THE media has been reporting time and again on possible aflatoxins (food toxins) in improperly stored foodstuffs such as cassava, maize, millet, peanuts, rice, sesame seeds, sorghum, sunflower seeds, nuts, wheat and some spices and how they are detrimental to human health.
But we think that many farmers and people in general are still ignorant of recommended food storage methods. This calls for more public awareness on such methods to minimise chances of food toxins and their adverse effects on health.
Besides this, there is a need for partnership with the private sector to ensure effective and sustainable aflatoxin mitigation.
Aflatoxins are responsible for stunted growth, delayed development, liver damage and liver cancer in children and also in adults, although the latter may have higher tolerance to exposure, according to some studies.
They are also reported by the media to be leading causes of liver disease and liver cancer in the country. Thus, we have every reason to mitigate aflatoxins.
The government, through the Ministry of Agriculture, has signed three contracts and two Memorandums of Understanding (MoU) with three companies to implement the Tanzania Initiative for Preventing Aflatoxin Contamination (Tanipac) Project worth $35.3m (about 81bn/-) to fight against aflatoxins and improve food safety and security.
The government has done this taking into account that maize and groundnuts are highly susceptible to fungal infestation and aflatoxin contamination and Tanzania is a leading producer of maize and groundnuts in East Africa, accounting for two per cent of world production.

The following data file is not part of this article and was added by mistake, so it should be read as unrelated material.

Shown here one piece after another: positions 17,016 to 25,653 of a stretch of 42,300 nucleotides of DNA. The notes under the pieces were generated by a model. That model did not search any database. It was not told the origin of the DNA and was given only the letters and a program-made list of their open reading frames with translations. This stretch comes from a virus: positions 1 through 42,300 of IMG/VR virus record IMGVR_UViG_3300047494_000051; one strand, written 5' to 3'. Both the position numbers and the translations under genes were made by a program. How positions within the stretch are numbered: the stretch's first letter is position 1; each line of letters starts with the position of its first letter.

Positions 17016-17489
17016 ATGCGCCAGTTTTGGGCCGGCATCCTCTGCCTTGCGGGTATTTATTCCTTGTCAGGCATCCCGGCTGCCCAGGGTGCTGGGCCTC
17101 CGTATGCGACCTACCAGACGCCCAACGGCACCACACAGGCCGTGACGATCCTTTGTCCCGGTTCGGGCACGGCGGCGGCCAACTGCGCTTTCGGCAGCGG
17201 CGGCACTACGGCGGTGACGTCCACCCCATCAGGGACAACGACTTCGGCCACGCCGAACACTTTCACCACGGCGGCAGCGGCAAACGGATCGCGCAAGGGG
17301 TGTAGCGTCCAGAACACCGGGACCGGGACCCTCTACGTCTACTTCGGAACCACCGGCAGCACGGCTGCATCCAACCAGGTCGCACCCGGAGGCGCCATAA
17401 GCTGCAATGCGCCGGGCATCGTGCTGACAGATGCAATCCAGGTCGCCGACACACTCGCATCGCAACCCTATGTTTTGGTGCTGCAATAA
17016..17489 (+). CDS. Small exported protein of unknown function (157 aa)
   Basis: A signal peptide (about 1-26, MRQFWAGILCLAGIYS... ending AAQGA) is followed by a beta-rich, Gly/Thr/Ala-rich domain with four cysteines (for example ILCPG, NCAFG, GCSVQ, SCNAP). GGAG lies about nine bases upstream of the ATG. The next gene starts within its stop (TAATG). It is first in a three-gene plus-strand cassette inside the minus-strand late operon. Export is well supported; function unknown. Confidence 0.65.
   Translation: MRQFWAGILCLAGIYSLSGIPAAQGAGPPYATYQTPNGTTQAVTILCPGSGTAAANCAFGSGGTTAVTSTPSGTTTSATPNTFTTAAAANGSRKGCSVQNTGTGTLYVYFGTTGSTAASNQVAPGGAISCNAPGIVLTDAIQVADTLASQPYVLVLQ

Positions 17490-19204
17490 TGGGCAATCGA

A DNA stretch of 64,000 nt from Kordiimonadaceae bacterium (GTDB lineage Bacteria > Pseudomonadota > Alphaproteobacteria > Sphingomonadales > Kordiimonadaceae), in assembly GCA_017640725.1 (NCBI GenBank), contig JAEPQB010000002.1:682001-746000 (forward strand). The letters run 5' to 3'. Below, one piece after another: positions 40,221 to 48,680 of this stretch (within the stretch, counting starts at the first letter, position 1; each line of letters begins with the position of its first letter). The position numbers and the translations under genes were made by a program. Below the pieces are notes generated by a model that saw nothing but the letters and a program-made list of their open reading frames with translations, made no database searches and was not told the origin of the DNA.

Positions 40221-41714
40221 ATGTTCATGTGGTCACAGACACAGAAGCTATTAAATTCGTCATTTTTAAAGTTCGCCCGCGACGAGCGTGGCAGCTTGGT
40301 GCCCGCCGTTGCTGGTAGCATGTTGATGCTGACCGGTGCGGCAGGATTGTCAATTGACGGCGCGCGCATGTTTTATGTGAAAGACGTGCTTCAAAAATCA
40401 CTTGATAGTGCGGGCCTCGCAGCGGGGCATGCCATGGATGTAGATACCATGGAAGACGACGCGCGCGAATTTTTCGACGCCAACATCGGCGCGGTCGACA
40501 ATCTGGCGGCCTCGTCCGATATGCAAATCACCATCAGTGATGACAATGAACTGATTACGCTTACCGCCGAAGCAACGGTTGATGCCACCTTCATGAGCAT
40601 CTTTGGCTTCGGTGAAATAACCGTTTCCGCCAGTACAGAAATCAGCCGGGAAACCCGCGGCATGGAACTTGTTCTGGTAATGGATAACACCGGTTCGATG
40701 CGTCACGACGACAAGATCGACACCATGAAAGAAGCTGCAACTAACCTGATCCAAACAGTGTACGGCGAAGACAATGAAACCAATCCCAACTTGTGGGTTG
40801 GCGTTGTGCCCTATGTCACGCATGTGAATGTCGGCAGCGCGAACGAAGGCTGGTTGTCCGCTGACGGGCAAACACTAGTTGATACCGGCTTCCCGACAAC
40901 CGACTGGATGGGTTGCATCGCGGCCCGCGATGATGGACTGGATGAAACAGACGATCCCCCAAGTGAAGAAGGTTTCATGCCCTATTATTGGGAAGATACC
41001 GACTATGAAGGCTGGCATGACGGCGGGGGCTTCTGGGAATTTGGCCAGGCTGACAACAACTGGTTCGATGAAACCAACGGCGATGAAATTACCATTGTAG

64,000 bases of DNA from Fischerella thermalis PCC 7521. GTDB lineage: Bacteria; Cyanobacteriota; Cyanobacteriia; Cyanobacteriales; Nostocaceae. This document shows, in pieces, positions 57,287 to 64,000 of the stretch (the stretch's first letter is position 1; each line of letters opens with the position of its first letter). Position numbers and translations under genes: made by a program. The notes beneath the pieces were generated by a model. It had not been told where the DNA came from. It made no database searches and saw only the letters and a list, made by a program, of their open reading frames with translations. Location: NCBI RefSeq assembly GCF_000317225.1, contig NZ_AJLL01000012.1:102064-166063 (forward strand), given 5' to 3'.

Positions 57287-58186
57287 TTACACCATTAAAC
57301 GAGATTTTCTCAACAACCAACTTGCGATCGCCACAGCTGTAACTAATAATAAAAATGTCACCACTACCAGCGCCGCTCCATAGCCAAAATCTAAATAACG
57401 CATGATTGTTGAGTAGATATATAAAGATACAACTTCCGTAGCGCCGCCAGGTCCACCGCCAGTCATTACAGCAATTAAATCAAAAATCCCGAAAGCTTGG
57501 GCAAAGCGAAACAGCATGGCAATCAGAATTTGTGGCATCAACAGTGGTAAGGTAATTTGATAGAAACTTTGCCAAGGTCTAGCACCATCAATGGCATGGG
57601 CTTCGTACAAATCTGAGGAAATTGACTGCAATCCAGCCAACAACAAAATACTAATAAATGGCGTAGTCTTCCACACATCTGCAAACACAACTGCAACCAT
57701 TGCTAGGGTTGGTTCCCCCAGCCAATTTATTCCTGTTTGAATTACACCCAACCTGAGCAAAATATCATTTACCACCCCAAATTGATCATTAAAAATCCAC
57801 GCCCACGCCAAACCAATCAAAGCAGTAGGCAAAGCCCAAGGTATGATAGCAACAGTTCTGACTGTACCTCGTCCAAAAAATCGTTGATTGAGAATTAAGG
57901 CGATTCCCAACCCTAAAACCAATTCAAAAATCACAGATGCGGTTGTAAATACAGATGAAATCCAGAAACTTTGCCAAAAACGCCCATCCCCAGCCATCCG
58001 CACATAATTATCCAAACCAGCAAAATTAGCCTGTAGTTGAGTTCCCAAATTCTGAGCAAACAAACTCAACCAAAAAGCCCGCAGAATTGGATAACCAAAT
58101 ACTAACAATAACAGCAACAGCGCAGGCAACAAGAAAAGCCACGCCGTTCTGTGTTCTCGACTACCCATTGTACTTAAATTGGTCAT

Experts say that when contaminated foodstuffs are processed, aflatoxins enter the general food supply chain and domestic animals fed contaminated food can pass food toxins to eggs, milk products and meat.
So, we can directly or indirectly consume contaminated food. This means that aflatoxin mitigation is extremely important in Tanzania.
But for this to happen we have to increase public awareness to make farmers and people in general know well how to store their foodstuffs in a way that minimises food toxins and improves food safety and security.
Religious organisations may also be involved in public awareness because they are very effective in this.
Therefore, we can really fight against aflatoxins from the grassroots to national level if we really want and for the very reason that it is within our capacity. Let us start right now to improve food safety and security